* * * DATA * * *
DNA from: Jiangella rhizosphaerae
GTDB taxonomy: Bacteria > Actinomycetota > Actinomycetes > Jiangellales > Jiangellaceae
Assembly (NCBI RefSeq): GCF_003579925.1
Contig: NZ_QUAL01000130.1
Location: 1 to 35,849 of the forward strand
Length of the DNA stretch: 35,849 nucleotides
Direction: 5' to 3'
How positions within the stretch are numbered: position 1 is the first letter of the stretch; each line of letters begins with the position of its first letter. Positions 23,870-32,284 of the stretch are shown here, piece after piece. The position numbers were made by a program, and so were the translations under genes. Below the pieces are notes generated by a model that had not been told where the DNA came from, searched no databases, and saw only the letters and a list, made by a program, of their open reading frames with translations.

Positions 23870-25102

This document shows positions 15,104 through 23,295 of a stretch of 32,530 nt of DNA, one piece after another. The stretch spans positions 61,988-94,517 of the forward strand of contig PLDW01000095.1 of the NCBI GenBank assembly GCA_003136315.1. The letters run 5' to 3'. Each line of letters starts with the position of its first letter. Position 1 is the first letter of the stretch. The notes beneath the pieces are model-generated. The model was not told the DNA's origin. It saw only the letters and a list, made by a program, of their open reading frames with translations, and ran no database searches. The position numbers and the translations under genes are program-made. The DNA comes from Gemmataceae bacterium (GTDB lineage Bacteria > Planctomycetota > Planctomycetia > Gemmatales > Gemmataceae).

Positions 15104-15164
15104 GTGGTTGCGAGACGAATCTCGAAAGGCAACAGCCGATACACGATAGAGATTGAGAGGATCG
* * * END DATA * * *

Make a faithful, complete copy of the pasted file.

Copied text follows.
DNA from: Jiangella rhizosphaerae
GTDB taxonomy: Bacteria > Actinomycetota > Actinomycetes > Jiangellales > Jiangellaceae
Assembly (NCBI RefSeq): GCF_003579925.1
Contig: NZ_QUAL01000130.1
Location: 1 to 35,849 of the forward strand
Length of the DNA stretch: 35,849 nucleotides
Direction: 5' to 3'
How positions within the stretch are numbered: position 1 is the first letter of the stretch; each line of letters begins with the position of its first letter. Positions 23,870-32,284 of the stretch are shown here, piece after piece. The position numbers were made by a program, and so were the translations under genes. Below the pieces are notes generated by a model that had not been told where the DNA came from, searched no databases, and saw only the letters and a list, made by a program, of their open reading frames with translations.

Positions 23870-25102

This document shows positions 15,104 through 23,295 of a stretch of 32,530 nt of DNA, one piece after another. The stretch spans positions 61,988-94,517 of the forward strand of contig PLDW01000095.1 of the NCBI GenBank assembly GCA_003136315.1. The letters run 5' to 3'. Each line of letters starts with the position of its first letter. Position 1 is the first letter of the stretch. The notes beneath the pieces are model-generated. The model was not told the DNA's origin. It saw only the letters and a list, made by a program, of their open reading frames with translations, and ran no database searches. The position numbers and the translations under genes are program-made. The DNA comes from Gemmataceae bacterium (GTDB lineage Bacteria > Planctomycetota > Planctomycetia > Gemmatales > Gemmataceae).

Positions 15104-15164
15104 GTGGTTGCGAGACGAATCTCGAAAGGCAACAGCCGATACACGATAGAGATTGAGAGGATCG